Forget Calling in Sick. Can We Call in Black, Please?

Evelyn from the Internets speaks about her viral video

Photo courtesy of Evelyn Ngugi

It’s Monday morning, you wake up, brush your teeth, have your coffee, maybe even get a good workout in! You’re ready to start your day! You pick up your phone for a quick social media scroll and that’s when you see it:

The hashtag. The protests. The video. Another Black man, Black woman, Black child. Murdered by the police.

Suddenly, the day feels like trash and you just want to crawl back into bed. But what excuse can you give to your boss? You’re not exactly sick, but you are sick and tired of having to explain to the world that your life matters.

Evelyn Ngugi, more famously known as Evelyn from the Internets, felt similarly after the death of Sandra Bland in 2015. She came up with the idea of calling in Black and created a now-viral video about how so many Black people need to take some time for themselves when perpetual racism becomes too heavy of a burden to bear.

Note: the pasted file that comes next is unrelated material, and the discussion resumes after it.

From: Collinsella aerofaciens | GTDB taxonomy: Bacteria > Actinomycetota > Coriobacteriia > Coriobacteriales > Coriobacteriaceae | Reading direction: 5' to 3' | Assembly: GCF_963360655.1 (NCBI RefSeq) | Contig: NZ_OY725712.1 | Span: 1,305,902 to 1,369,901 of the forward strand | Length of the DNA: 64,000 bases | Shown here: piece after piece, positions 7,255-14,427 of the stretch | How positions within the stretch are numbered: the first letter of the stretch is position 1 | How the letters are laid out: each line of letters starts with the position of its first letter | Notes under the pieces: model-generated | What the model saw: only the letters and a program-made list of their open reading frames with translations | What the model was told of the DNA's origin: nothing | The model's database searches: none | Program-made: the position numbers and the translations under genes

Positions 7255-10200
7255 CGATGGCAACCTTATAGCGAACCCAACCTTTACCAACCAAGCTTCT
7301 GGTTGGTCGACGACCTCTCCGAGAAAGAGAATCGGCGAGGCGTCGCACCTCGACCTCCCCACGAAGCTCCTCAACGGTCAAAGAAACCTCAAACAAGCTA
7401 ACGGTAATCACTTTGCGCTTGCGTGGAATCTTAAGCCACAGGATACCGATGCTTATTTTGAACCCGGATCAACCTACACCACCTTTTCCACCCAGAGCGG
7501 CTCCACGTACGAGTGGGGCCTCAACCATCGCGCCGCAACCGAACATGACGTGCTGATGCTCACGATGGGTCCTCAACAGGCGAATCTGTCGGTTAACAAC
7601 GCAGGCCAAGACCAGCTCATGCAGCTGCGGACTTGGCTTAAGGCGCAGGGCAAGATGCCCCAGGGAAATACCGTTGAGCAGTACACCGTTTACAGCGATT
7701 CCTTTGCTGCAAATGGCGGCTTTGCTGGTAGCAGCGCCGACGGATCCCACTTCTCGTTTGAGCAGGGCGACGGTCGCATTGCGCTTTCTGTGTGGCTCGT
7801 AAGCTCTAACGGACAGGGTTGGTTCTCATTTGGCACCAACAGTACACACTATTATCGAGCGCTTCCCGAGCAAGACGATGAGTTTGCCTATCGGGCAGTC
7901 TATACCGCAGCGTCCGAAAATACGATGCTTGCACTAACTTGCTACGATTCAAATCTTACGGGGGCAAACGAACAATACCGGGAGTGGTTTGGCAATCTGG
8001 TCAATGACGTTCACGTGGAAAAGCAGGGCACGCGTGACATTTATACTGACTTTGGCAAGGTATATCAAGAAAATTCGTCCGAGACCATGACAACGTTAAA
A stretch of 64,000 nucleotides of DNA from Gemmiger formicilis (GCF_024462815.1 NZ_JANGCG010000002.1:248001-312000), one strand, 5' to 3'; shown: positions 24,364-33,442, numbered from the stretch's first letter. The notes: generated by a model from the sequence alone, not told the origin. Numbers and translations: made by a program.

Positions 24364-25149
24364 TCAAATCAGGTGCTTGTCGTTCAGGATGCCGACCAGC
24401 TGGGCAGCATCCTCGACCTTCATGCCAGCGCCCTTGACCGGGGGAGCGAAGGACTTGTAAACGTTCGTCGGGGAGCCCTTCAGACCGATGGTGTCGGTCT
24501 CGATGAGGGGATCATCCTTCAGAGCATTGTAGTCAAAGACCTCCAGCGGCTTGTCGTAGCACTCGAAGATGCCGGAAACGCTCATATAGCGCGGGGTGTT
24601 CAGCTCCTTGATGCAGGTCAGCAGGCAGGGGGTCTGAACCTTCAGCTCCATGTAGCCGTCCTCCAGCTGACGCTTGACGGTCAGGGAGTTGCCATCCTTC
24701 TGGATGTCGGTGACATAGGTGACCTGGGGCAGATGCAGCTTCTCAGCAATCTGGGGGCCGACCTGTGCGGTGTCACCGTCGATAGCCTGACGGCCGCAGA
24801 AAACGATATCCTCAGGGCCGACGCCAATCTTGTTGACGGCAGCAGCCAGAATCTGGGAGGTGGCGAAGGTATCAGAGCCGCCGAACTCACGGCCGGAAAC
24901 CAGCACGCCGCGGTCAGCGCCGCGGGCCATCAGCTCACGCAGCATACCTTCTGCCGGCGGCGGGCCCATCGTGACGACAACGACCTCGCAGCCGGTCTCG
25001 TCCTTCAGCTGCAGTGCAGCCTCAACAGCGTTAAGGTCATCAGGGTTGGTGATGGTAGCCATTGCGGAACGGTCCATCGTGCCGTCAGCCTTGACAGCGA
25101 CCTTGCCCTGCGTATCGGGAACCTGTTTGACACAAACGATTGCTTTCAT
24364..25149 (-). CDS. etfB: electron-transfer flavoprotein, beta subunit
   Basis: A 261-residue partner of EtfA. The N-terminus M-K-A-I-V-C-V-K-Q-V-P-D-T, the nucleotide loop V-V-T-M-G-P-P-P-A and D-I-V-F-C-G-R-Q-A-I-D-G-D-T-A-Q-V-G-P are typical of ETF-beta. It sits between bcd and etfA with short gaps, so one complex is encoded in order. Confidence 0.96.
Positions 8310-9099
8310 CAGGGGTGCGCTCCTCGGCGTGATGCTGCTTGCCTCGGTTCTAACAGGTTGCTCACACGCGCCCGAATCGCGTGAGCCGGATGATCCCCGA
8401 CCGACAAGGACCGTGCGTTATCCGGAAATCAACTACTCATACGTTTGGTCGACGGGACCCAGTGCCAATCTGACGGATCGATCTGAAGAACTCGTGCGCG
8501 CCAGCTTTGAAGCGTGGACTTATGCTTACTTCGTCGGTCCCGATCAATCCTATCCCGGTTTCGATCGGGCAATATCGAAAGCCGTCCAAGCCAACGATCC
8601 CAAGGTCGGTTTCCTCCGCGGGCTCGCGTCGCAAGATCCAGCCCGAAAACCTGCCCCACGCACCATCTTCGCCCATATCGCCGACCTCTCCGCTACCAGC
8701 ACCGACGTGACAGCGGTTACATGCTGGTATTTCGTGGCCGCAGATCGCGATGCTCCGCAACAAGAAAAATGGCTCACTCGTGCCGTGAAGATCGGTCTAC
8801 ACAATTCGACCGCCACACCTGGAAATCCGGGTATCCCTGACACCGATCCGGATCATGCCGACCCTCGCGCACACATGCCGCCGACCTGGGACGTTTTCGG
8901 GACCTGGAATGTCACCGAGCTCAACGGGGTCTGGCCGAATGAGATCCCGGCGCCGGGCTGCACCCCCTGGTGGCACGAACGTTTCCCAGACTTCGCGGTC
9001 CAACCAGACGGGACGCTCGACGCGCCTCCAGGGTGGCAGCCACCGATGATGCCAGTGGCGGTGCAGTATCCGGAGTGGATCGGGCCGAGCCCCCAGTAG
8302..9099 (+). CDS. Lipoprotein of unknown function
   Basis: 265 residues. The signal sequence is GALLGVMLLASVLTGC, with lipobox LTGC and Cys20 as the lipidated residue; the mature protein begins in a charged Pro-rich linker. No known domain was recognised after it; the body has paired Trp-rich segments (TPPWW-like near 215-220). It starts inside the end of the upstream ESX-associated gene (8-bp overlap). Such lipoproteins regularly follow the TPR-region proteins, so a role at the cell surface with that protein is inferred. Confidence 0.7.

The YouTube star spoke with ZORA about her viral video, how she’s managing her mental health through ongoing violence against Black bodies, and about whether “calling in Black” should be a real thing.

This interview has been edited and condensed for clarity.

ZORA: What exactly does it mean to “call in Black?” How does someone do it?

Evelyn Ngugi: “Calling in Black” is needing to take some time away from the demands of life whether you are a child because school is stressful or whether you’re an adult because being an adult and going to work is stressful.